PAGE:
Self-Triggering Mechanism of Vapor Explosions for the Large-Scale Experiments Involving Fuel Simulant Melt
Vapor explosions are a major safety concern in the severe accident management of nuclear power plants. Here, we investigated the self-triggering mechanism and the occurrence conditions for spontaneous vapor explosions analytically. A spontaneous vapor explosion is assumed to occur when a vapor film between a hot and a cold liquid naturally collapse. We modeled a simple system consisting of a hot liquid droplet in a pool of cold liquid. The stability of perturbed oscillations in a vapor film was then investigated analytically. The model included the effect of thermal radiation on this stability for high temperature melts. The analytical results show that the stability of a vapor film is significantly affected by the emissivity of thermal radiation and by the heat transfer coefficient for the condensation of the vapor to the subcooled cold liquid. Furthermore, as the hot liquid temperature increases, thermal radiation causes the temperature region in which the vapor film is stable to increase in size. Comparisons were then made between our analytical results and those from large-scale experiments in which vapor explosions were studied for water and molten core materials in lightwater reactors. They showed that our model explains the tendency of the occurrence of vapor explosions in those experiments.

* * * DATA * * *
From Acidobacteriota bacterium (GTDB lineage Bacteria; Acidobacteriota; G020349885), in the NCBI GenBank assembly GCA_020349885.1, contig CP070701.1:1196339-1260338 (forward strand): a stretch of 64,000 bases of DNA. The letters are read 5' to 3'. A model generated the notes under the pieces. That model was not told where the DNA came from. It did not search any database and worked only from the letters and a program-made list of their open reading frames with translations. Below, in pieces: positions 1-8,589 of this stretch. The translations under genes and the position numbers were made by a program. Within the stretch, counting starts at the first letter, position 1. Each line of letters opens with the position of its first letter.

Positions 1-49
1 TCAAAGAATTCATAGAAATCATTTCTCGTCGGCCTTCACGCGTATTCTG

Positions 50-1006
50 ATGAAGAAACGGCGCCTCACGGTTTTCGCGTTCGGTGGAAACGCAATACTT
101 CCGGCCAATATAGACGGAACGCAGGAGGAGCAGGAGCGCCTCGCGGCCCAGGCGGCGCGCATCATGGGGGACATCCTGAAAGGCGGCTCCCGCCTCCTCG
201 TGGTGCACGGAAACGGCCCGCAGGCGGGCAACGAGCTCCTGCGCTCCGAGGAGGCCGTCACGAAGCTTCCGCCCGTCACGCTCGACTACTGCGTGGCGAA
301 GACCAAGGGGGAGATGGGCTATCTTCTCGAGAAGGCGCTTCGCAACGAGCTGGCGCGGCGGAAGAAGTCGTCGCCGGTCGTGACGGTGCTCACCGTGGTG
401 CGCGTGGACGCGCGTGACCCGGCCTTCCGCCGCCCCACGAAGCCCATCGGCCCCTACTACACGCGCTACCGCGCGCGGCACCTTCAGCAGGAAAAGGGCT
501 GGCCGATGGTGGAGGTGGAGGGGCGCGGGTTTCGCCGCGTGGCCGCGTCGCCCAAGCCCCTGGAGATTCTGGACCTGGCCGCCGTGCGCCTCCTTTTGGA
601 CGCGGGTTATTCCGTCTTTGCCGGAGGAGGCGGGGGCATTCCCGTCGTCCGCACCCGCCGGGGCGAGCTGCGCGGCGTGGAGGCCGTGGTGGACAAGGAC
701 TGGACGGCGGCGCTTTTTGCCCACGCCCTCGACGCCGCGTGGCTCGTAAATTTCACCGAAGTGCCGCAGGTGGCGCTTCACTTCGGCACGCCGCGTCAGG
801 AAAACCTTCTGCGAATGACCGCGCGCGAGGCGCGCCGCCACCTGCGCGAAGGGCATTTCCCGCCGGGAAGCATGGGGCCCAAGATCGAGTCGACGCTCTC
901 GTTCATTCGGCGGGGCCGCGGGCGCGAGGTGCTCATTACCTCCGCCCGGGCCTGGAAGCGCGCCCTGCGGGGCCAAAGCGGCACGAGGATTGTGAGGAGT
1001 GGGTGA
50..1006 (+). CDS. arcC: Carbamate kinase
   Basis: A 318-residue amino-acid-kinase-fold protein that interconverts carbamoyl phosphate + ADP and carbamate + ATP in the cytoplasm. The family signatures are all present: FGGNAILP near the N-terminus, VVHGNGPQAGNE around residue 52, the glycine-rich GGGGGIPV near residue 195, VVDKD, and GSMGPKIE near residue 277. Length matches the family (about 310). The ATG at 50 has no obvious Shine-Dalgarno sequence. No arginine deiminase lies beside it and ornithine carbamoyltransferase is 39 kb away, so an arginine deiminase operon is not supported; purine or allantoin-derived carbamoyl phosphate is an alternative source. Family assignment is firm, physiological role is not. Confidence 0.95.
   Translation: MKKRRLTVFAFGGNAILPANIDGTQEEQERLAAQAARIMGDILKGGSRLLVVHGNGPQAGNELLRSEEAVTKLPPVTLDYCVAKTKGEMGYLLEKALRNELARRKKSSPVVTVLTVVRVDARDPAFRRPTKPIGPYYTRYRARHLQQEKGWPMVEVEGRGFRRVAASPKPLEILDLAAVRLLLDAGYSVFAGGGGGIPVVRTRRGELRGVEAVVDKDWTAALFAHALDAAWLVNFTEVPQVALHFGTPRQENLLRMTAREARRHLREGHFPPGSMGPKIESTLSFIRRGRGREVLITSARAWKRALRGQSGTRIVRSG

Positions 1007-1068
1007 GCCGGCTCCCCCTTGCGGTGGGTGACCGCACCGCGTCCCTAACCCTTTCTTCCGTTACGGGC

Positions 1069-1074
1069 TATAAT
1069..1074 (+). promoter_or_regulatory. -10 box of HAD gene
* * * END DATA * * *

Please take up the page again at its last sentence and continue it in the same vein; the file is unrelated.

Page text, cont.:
- Journal of nuclear science and technology
Journal of nuclear science and technology 34(3), 248-255, 1997-03-25
Atomic Energy Society of Japan